Back To CourseTopics in Sociology
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Why do people act differently in a crowd versus on their own? Do riots cause non-violent people to act violently? You've probably heard the popular colloquialism 'mob mentality'. Social scientists have studied this phenomenon through the theory of deindividualization, which argues that when we feel anonymous, such as when we're in a crowd, we're more likely to do things that we normally wouldn't do.
Anonymity is key here. This is partly because we feel like we're not responsible for our actions as individuals when we're part of a big crowd. In other words, we feel like we can get away with things because it is the collective that is culpable for the actions that result from a gathering.
Being a part of a big group makes us lose some of our self-awareness, or our ability to reflect on our actions. When we're part of a uniform group, then we don't feel as concerned with doing the right thing. This becomes especially true the larger the crowd is. Theorists have come up with a few key ideas about deindividualization. Let's turn to them now.
One of the earliest works on deindividualization comes from French scholar Gustave Le Bon, although he didn't use this term himself. He wrote an influential book in 1895, The Crowd: A Study of the Popular Mind, which explored why people act differently when they are part of a large crowd.
Le Bon wondered what caused otherwise peaceful people to act violently when within a crowd. He believed that there's a kind of force in the crowd itself that transforms people—it's as if violence becomes contagious. This isn't any normal crowd; Le Bon called this a psychological crowd. Basically, people in this type of crowd cease to be individuals and merge into one being. Le Bon likened the experience of being in a crowd to that of being hypnotized.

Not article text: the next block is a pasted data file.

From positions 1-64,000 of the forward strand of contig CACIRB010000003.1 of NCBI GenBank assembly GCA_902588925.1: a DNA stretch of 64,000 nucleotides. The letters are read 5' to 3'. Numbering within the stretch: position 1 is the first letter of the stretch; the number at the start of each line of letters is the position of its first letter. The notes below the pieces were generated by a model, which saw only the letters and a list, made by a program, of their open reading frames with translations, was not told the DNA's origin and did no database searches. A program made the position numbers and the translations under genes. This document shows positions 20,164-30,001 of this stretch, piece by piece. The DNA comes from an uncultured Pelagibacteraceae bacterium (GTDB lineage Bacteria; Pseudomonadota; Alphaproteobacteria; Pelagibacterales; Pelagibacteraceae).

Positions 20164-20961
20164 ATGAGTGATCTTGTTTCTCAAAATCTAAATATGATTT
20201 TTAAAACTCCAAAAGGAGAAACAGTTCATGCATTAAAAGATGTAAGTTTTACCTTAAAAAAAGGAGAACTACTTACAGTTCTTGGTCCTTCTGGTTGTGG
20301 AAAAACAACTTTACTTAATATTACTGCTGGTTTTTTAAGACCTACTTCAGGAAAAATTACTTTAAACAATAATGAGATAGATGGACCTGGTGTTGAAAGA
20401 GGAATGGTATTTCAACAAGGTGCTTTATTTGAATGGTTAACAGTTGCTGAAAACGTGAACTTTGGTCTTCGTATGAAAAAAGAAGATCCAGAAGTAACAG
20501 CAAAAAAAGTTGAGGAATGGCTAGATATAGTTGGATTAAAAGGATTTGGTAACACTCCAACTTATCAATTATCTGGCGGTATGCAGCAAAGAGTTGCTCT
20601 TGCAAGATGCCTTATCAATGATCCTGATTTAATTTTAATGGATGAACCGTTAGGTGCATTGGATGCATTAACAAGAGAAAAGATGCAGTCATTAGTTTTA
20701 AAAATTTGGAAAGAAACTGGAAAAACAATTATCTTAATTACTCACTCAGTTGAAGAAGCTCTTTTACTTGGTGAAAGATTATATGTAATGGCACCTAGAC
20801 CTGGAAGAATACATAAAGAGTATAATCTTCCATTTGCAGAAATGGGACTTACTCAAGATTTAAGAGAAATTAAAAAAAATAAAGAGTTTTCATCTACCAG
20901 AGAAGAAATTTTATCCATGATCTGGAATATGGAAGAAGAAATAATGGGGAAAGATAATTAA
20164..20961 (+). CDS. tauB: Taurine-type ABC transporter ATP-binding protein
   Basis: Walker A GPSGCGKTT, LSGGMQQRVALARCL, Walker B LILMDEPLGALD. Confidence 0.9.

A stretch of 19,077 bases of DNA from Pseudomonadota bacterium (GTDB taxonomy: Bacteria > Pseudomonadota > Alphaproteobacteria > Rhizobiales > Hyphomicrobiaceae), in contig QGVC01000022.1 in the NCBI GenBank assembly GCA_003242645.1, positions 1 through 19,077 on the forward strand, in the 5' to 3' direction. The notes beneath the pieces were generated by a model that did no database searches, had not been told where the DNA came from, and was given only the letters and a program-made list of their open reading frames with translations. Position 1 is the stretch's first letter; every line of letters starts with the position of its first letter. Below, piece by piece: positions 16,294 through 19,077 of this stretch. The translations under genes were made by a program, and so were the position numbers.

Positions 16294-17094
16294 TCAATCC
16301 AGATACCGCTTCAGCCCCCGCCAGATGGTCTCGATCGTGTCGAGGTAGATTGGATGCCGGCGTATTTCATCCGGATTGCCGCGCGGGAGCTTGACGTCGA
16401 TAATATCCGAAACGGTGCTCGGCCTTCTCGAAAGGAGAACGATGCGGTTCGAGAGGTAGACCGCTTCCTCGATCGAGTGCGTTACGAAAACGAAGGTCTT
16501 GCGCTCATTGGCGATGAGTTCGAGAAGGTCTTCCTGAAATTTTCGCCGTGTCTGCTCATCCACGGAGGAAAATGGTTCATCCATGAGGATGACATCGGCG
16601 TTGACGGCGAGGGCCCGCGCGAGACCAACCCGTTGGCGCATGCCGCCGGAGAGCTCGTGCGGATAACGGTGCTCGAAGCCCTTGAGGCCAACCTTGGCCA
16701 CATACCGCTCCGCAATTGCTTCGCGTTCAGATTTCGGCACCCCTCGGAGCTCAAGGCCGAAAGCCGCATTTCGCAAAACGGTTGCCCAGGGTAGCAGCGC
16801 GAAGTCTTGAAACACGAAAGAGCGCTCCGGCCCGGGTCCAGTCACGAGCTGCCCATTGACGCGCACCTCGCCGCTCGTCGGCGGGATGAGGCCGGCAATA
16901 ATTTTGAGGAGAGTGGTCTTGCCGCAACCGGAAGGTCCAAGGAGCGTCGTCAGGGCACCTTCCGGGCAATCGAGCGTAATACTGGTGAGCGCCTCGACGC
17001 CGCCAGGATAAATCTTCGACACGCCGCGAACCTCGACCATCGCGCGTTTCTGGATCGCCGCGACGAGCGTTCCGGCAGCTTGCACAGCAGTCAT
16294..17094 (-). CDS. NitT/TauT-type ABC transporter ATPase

Both sociologists and psychologists have been inspired by Le Bon, but have studied deindividualization in somewhat different ways. The primary difference between the two is the level of analysis. While there is definite overlap, psychologists tend to focus on the individual while sociologists focus more on the societal or structural factors that might shape deindividualization.
Sociologists have also called this collective behavior, focusing on what happens when a group of people come together and emphasizing the societal conditions that allow this phenomenon. For example, political context is very important to the development of a social movement. Psychologists, who tend to use the term deindividualization more than sociologists, focus on things like individual responses to the presence of authority when being told to do something unpleasant.
So, what does deindividualization look like in the real world? Sporting events are a good example of where we can see this process clearly. Think about the last time you were at a game with your favorite team playing. As the game gets more exciting, we get absorbed into the situation. We're aroused by the game and fellow fans, and as the crowd loses some sense of self-awareness (a key factor in deindividualization), we're more likely to see the rowdy behavior.